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USA Today / News - Politics

For Democrats, path to majority runs through New York, New Jersey

House Democrats have targeted all but one Republican in the two states, where Democrat Hillary Clinton beat President Trump in 2016.


A recent poll of registered voters says an endorsement from Trump or several GOP leaders in Congress will make people less likely to vote for a candidate. Buzz60

Bob Karp/Staff PhotographerOver 100 members of the grassroots group NJ 11th for Change came to the Morristown office of U.S. Rep. Rodney Frelinghuysen in January. They will meet with him in Washington.Over 100 members of the grassroots group ?NJ 11th for Change? came to the Morristown office of U.S. Rep. Rodney Freling-huysen.Over 100 members of the grassroots group 'NJ 11th for Change' came to the Morristown office of Congressman Rodney Frelinghuysen to ask questions on behalf of his constituents. January 27, 2017, Morristown, NJ.(Photo: Bob Karp/Staff Photographer)

WASHINGTON — If there’s going to be a Democratic wave in the 2018 midterm elections, look for it to wash ashore in New York and New Jersey.

House Democrats have targeted all but one Republican — Rep. Chris Smith in New Jersey’s reliably conservative fourth district — in the two states, where former Democratic presidential candidate Hillary Clinton beat President Trump in 2016. They need a strong showing there and in other states, such as California, to win back the House majority – a prospect that, while difficult, increasingly looks possible.

“There is no path to the majority for Democrats without making inroads in the New York and New Jersey suburbs,” said Jesse Ferguson, a former deputy executive director for the Democratic Congressional Campaign Committee or DCCC. “There are too many Republicans (in office) in a blue state whose voters don’t approve of the Trump agenda for them to be re-elected.”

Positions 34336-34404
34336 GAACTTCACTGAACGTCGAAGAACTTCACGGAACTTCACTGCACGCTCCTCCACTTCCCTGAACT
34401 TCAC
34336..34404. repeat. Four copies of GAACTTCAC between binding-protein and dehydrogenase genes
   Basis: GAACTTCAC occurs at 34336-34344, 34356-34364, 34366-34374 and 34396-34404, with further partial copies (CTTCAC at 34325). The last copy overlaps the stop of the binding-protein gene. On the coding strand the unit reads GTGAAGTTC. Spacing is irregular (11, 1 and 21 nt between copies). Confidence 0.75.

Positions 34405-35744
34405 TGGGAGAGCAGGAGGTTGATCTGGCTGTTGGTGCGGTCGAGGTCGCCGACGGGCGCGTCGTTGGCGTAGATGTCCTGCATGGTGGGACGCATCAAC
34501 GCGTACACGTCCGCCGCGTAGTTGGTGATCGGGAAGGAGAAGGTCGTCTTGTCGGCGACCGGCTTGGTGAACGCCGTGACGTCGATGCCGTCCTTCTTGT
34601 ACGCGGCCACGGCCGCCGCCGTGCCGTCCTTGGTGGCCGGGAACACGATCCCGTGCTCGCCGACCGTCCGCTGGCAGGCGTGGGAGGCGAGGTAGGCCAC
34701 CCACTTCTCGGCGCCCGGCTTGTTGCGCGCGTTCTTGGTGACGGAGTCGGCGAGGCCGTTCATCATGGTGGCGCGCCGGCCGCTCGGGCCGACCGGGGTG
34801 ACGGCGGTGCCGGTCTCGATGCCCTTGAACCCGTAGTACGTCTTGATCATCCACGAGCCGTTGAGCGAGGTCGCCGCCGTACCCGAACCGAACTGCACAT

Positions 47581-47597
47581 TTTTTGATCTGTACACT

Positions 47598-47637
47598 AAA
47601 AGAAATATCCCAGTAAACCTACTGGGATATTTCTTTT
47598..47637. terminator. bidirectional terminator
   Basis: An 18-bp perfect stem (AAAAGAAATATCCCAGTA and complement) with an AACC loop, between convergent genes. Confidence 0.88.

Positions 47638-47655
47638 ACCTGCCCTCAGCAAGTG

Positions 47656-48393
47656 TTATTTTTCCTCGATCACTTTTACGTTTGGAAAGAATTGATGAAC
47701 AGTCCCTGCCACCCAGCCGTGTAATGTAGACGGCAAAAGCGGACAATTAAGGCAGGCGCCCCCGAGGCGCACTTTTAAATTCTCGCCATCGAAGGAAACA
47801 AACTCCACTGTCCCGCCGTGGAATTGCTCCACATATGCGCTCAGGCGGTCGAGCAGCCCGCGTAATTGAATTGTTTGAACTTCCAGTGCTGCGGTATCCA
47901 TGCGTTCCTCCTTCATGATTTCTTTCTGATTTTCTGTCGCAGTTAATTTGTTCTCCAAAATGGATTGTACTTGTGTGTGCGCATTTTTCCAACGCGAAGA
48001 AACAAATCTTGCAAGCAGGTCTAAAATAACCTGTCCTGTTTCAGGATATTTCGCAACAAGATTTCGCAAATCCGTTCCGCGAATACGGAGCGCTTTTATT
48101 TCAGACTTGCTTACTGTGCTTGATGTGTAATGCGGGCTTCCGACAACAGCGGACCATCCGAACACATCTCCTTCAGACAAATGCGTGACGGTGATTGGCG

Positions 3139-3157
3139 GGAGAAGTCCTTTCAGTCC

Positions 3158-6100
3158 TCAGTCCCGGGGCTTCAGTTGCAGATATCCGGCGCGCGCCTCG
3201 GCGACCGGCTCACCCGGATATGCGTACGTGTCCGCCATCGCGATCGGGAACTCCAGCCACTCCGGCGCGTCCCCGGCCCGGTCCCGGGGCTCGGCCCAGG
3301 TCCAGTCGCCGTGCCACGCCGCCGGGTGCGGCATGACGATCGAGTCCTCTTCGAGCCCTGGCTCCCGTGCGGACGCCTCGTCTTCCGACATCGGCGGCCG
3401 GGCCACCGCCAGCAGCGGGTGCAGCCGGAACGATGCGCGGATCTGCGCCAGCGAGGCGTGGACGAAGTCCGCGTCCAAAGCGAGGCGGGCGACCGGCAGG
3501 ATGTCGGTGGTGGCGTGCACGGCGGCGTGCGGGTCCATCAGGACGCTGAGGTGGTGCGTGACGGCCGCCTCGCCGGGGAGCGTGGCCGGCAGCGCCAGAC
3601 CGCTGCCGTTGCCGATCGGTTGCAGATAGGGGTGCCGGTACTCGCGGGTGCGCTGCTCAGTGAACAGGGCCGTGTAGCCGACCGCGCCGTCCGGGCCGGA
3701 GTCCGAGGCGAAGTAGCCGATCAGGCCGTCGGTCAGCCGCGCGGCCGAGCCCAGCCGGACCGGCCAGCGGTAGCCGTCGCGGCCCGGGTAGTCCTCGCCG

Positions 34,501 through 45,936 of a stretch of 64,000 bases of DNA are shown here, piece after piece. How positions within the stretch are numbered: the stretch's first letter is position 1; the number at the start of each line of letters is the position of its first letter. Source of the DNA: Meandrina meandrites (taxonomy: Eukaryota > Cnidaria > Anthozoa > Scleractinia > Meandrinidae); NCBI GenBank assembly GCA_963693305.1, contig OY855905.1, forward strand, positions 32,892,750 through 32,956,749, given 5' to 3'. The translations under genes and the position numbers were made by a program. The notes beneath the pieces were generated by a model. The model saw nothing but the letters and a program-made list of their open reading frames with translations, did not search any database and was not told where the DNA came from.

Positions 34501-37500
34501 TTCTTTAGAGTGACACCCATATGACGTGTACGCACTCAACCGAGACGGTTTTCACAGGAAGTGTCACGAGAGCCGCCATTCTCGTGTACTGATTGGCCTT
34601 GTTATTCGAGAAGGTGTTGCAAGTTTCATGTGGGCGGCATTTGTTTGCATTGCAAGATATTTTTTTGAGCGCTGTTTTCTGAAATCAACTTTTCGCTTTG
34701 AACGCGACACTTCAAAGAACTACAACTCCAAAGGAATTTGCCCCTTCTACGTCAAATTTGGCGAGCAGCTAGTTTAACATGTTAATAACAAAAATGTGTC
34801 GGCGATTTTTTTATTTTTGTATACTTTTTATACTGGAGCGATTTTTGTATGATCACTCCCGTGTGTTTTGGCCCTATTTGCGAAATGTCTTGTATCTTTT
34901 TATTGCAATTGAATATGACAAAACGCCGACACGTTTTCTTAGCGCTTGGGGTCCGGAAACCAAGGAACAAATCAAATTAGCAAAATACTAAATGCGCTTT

Nationally, Democrats are buoyed by their Dec. 12 special election win in Alabama, where Doug Jones became the first Democrat to win a U.S. Senate seat in 25 years. They also scored big wins in the New Jersey and Virginia governors’ races in November and had better-than-expected performances in other special elections.

The president's party generally loses seats in mid-term elections, and President Trump's historically low approval ratings leave reason for Republicans to fret going into  2018.

“I see a historical trend cutting against us,” House Speaker Paul Ryan, R-Wis., told the Wall Street Journal on Dec. 19. “We’ve got the wind at our face.”

To win the majority, House Democrats need a net gain of 24 seats, and Republicans who now hold a 241-194 majority have more seats in play, including several in New York and New Jersey.

The districts held by GOP Reps. John Faso, of Kinderhook, N.Y., Claudia Tenney, of New Hartford, N.Y., and Frank LoBiondo, of Ventnor, N.J. — who is not seeking re-election — are rated toss-ups by the non-partisan election newsletter Sabato’s Crystal Ball. Several other Republicans in the states and one Democrat — Rep. John Gottheimer of New Jersey — are also considered vulnerable.

“A good night for Democrats is probably picking up four or more seats combined between the two states,” said Kyle Kondik, managing editor of Sabato’s Crystal Ball, published by the University of Virginia Center for Politics.

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Kondik said prime targets for Democrats in New York and New Jersey will be GOP districts that haven't been competitive recently and those where Clinton won more votes than former President Barack Obama — such as Reps. Leonard Lance and Rodney Frelinghuysen’s districts in New Jersey.. Also targeted will be districts where Clinton underperformed Obama — Tenney and Faso’s districts — that are traditional House battleground districts. To win the House, Democrats need to win both types of districts, he said.